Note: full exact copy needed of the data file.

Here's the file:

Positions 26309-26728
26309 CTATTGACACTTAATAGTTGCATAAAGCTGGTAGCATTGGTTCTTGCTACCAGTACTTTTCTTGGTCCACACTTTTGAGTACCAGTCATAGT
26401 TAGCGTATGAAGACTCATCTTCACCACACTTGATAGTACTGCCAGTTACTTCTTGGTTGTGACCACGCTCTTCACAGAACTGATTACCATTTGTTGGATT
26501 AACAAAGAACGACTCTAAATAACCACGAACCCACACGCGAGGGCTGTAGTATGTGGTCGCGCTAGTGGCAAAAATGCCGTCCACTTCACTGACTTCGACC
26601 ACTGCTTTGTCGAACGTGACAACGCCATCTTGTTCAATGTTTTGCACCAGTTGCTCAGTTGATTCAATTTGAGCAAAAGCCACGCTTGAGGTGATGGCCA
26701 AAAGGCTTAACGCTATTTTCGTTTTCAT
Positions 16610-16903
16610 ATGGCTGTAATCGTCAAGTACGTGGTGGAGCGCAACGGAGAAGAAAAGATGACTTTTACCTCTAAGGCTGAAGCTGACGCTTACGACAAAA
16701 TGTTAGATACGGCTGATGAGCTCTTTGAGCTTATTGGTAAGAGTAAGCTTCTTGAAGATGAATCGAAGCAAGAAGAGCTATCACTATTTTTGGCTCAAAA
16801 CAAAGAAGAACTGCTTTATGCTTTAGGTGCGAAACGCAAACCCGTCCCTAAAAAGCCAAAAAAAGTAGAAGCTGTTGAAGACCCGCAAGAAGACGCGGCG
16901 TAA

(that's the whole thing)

Positions 26309-26728
26309 CTATTGACACTTAATAGTTGCATAAAGCTGGTAGCATTGGTTCTTGCTACCAGTACTTTTCTTGGTCCACACTTTTGAGTACCAGTCATAGT
26401 TAGCGTATGAAGACTCATCTTCACCACACTTGATAGTACTGCCAGTTACTTCTTGGTTGTGACCACGCTCTTCACAGAACTGATTACCATTTGTTGGATT
26501 AACAAAGAACGACTCTAAATAACCACGAACCCACACGCGAGGGCTGTAGTATGTGGTCGCGCTAGTGGCAAAAATGCCGTCCACTTCACTGACTTCGACC
26601 ACTGCTTTGTCGAACGTGACAACGCCATCTTGTTCAATGTTTTGCACCAGTTGCTCAGTTGATTCAATTTGAGCAAAAGCCACGCTTGAGGTGATGGCCA
26701 AAAGGCTTAACGCTATTTTCGTTTTCAT
Positions 16610-16903
16610 ATGGCTGTAATCGTCAAGTACGTGGTGGAGCGCAACGGAGAAGAAAAGATGACTTTTACCTCTAAGGCTGAAGCTGACGCTTACGACAAAA
16701 TGTTAGATACGGCTGATGAGCTCTTTGAGCTTATTGGTAAGAGTAAGCTTCTTGAAGATGAATCGAAGCAAGAAGAGCTATCACTATTTTTGGCTCAAAA
16801 CAAAGAAGAACTGCTTTATGCTTTAGGTGCGAAACGCAAACCCGTCCCTAAAAAGCCAAAAAAAGTAGAAGCTGTTGAAGACCCGCAAGAAGACGCGGCG
16901 TAA